Chihuahua: All You Need for ManufacturingBy Sofía Hanna | Tue, 06/22/2021 - 10:45
Q: How is HT-MX helping Chihuahua become more technologically oriented? How are you contributing to the introduction of advanced solutions to the local aerospace supply chain?
A: The pandemic and the Boeing 737 Max crisis created a shift in global manufacturing, as goods and parts previously manufactured in Asia or Europe are now being manufactured in North America. That puts Mexico in a strategic position to take advantage of these opportunities. Mexico now has a more integrated manufacturing environment and many gaps in the manufacturing chain recently have been filled by emerging companies.
About three years ago, HT-MX started a project to introduce a new technology to Mexico called hot isostatic pressing, or HIPing. We just launched it in March, and we are the first company in Latin America to offer this service. This process is not only a heat treatment, it involves both high pressure and high temperatures. Having this service available in Mexico allows companies to manufacture more complex parts locally. We have also introduced additional services to our NADCAP scope, including carbon steel and stainless-steel processing, aluminum lab services and now the Hiping process.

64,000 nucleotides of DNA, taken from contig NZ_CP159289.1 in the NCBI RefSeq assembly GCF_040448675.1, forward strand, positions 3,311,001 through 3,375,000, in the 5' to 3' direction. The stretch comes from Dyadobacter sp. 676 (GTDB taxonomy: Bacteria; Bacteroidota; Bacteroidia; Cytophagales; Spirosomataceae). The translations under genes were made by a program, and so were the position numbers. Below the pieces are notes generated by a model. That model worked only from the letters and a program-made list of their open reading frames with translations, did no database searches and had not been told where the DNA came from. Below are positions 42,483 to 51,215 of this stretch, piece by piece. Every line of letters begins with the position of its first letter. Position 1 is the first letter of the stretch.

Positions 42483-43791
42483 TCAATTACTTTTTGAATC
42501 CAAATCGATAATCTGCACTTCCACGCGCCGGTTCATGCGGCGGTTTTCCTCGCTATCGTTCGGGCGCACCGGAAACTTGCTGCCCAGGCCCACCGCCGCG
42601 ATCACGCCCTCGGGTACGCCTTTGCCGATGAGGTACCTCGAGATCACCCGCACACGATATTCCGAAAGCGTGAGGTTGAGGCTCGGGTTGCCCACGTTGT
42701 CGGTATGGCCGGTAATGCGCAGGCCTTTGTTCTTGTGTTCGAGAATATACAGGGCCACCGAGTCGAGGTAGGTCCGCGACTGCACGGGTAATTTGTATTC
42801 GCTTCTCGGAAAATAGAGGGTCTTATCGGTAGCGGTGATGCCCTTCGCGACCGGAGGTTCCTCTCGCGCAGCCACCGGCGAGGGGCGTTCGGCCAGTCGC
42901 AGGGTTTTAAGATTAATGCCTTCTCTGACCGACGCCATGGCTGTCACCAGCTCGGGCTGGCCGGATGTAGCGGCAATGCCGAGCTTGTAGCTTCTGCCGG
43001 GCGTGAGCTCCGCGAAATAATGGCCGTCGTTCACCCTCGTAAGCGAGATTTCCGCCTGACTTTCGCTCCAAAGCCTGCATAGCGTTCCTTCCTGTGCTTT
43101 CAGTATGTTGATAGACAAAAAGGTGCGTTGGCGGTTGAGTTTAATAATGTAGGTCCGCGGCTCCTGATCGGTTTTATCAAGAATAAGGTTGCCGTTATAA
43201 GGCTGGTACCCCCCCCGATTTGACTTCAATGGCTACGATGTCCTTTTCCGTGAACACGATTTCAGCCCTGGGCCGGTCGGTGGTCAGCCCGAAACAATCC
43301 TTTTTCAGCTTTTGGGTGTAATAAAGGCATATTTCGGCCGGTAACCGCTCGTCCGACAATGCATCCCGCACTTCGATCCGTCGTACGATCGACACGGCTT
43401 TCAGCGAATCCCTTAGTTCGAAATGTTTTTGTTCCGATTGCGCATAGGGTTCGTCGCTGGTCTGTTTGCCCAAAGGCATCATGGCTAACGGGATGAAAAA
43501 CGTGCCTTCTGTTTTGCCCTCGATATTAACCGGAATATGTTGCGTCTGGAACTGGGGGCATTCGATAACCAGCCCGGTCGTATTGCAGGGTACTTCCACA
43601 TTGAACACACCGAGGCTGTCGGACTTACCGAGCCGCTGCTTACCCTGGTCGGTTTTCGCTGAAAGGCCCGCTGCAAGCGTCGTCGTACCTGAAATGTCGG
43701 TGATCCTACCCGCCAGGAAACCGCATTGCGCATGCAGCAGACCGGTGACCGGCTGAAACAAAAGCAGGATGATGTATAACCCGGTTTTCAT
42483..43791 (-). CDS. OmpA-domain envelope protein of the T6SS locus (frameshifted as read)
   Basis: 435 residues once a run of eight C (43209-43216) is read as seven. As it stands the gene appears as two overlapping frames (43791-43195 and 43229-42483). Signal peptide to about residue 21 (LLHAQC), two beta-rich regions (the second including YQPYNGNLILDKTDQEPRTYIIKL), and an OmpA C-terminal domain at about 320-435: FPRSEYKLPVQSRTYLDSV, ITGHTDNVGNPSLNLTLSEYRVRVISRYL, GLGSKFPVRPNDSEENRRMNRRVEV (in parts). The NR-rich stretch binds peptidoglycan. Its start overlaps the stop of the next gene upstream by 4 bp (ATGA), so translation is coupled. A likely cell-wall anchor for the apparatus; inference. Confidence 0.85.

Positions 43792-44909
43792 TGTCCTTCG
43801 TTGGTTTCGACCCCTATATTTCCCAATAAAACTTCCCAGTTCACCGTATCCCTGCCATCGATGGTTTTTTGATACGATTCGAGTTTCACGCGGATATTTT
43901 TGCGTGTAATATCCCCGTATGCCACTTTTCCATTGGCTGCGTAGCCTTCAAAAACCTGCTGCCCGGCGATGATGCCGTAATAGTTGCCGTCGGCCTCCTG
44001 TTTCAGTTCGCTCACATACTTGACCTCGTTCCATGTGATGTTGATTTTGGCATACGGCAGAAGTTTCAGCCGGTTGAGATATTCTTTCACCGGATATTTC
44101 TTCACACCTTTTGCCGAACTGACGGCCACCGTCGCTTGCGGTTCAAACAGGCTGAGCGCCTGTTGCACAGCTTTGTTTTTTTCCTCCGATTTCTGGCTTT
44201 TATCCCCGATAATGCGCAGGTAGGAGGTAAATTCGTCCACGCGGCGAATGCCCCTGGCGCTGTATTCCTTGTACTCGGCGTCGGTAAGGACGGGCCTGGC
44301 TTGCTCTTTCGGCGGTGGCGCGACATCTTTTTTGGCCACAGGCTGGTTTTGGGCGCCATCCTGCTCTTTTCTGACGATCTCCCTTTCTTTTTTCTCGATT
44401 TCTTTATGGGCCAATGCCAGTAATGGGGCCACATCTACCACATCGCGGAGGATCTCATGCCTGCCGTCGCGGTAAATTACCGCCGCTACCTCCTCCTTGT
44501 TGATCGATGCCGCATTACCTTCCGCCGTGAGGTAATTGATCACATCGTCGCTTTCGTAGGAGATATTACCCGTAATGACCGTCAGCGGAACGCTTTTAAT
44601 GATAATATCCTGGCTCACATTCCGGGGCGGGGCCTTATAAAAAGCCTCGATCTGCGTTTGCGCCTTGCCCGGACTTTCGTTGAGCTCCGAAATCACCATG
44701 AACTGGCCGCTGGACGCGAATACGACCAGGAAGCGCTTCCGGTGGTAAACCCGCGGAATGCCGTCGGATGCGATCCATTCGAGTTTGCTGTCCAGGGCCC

Q: What opportunities do you see for further collaboration between the automotive and aerospace sectors in terms of technology development and component supply?
A: The aerospace and automotive industries have similarities but their whole approach is fundamentally different. Certain processes are compatible, such as the more high-tech processes like HIPing and other heat treatments. But there is always a difference in the approach. HT-MX’s advantage is in our multi-industry approach, which allows us to serve both the aerospace and automotive industries.
HT-MX focuses more on the aerospace industry and works both with regional and national customers. But there are always some interesting automotive projects with similar requirements to those of the aerospace industry. Those are the ones we are looking for.
Q: How have you innovated in your processes to make them more efficient in terms of resource use and component performance?
A: Some of our projects involve fixed processes where clients specify exactly how the heat treatment must be done. Our opportunities to increase efficiency are in that spectrum. We have been conducting statistic studies of the time required to complete a heat treatment and of the steps before it. We improved efficiency by up to 10 percent this year with some of our largest customers. HT-MX’s approach is statistically oriented.
Q: How have material specifications evolved in the aerospace sector and how has that pushed your technology forward?
A: The alloys that we usually see in the aerospace industry have not really changed. What has changed is our ability to heat treat more exotic alloys. But we have seen that parts manufactured in Mexico are made out of better, higher-quality materials, which makes them more valuable.